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A Watershed Ballot 

Every election since Katrina has been a watershed, and each new round of elections seems to grow in significance. That certainly appears to be the case as the fall 2008 elections approach. Consider what's on the ballot in New Orleans, and consider that all of the races will be hotly contested — a presidential race, a U.S. Senate race, congressional races with brand-new or seriously weakened incumbents, a wide-open race for district attorney, all district court judgeships, an open state Supreme Court seat and all Orleans Parish School Board seats. Here's a closer look at each:

President — We still don't know who will be the Democratic nominee, but we do know that the next president will have a huge impact on local recovery efforts. U.S. Sens. John McCain, Barack Obama and Hillary Clinton all have voting records on matters pertaining to our needs. Those records will be touted and dissected, giving the next presidential contest a decidedly more "local" flavor than usual.

U.S. Senate — Mary Landrieu is once again up against it, but she also is proving, once again, that she is a much better campaigner than her opponents expect her to be. She has millions in the bank and another bank of endorsements from local Republican officials. Still, her chances will hinge on voter turnout. If the Democratic nominee is Obama, she'll get a big boost in black turnout. If it's Clinton, her opponents will try to hang Hillary around Landrieu's neck. For her part, Landrieu will remind voters that she's now the senior unindicted member of the Louisiana delegation, and her seat (as well as her seniority) on the Appropriations and Energy committees have been lynchpins of local recovery efforts.

Congress — Louisiana will see competitive races in four of its seven districts because of incumbents who retired, won promotions or were indicted. It's not clear yet who Bill Jefferson's major challenger will be, but it's a safe bet he will have one or more. His legal troubles have crippled his fundraising efforts, and the dismantling of his local political machine will hurt him on Election Day.

District Attorney — New Orleans will see a wide-open race for DA, and the field is just beginning to take shape. Former First Assistant DA Ralph Capitelli and federal prosecutor Linda Bizzarro have declared, interim incumbent Keva Landrum-Johnson is flirting with the race, and appellate Judge Leon Cannizzaro must soon decide whether to leave the bench in order to run. This race will say a lot about who's back and who's voting, and that will have a huge impact on the 2010 mayor's race, which is only 15 months after the DA's runoff.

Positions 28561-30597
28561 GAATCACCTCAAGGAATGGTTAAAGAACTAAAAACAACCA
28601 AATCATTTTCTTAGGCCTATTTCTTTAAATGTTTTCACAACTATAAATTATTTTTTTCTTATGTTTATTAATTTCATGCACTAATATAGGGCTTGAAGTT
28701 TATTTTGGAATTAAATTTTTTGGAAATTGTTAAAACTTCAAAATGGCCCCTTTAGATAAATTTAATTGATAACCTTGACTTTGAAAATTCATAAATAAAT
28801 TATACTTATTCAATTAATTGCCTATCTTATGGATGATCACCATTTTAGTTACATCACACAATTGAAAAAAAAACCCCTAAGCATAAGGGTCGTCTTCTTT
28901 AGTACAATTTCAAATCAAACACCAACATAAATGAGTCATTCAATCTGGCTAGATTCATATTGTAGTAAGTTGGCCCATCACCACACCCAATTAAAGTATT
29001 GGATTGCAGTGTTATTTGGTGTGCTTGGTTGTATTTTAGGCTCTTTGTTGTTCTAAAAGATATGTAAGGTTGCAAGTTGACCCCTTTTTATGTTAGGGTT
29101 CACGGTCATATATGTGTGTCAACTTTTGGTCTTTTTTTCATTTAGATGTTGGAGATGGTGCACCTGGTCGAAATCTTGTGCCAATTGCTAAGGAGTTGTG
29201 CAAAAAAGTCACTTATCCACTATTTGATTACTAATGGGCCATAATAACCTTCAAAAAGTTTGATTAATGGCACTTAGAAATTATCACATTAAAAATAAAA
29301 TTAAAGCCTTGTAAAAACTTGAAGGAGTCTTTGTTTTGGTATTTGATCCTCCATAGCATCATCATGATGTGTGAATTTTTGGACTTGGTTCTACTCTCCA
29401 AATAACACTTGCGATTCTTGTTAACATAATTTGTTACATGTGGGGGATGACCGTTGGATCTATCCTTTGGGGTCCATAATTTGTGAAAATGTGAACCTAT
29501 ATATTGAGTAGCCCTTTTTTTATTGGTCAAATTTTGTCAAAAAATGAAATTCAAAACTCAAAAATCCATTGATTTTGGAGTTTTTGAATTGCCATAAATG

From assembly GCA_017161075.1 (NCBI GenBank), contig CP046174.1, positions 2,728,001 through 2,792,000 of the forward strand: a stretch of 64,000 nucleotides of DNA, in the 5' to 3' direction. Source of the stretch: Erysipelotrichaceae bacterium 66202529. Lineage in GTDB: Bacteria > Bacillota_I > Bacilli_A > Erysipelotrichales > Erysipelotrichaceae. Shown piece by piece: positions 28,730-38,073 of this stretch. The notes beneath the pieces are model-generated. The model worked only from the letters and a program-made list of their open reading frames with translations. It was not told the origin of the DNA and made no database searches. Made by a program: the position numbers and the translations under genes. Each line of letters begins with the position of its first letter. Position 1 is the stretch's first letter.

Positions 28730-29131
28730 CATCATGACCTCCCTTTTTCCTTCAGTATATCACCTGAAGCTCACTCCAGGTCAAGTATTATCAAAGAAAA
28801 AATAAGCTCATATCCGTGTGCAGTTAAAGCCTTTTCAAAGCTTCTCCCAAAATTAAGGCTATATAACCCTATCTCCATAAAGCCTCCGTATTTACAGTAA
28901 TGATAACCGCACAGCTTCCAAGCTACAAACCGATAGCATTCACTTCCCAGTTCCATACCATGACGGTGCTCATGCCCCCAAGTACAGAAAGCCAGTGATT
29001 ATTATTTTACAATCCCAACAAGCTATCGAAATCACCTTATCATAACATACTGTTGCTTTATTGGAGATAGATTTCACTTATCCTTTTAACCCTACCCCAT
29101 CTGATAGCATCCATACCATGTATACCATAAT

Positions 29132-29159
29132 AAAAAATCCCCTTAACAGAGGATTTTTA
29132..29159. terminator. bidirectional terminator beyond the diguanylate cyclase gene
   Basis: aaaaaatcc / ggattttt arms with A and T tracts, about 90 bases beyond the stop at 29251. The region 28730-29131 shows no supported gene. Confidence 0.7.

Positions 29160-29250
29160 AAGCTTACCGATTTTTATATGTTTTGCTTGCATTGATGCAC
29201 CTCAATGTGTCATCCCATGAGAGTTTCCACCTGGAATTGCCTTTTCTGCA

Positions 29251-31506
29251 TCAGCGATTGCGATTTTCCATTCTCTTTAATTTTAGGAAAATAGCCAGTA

District Court Judgeships — The civil and criminal courts in New Orleans are scheduled to merge on Jan. 1, 2009, and several judges already have announced their retirements. That could bring a new generation of judges to Civil and Criminal District courts. As in other local contests, race will be a big factor in both the behind-the-scenes and Election Day politics of these contests.

Supreme Court — The seat long held by retiring Chief Justice Pascal Calogero will be up for grabs. The district includes part of Orleans and Jefferson parishes and all of St. Tammany, Washington, Tangipahoa and St. Helena parishes. In addition to a potential philosophical shift on the court, the district will mirror some of the dynamics in the First Congressional District in that it is divided by Lake Pontchartrain, which could make it another Northshore versus Southshore contest.

Orleans Parish School Board — These races could produce a huge turnover and thus redefine public school politics and policies for a generation. Among the big issues will be whether the Recovery School District should remain in charge of so many local schools beyond its initial five-year compact, and whether to continue, expand or retrench the nation's most far-reaching experiment with charter schools.

As long as that list is, it still doesn't take into account any deaths, indictments or resignations that might come between now and Labor Day. Stay tuned.

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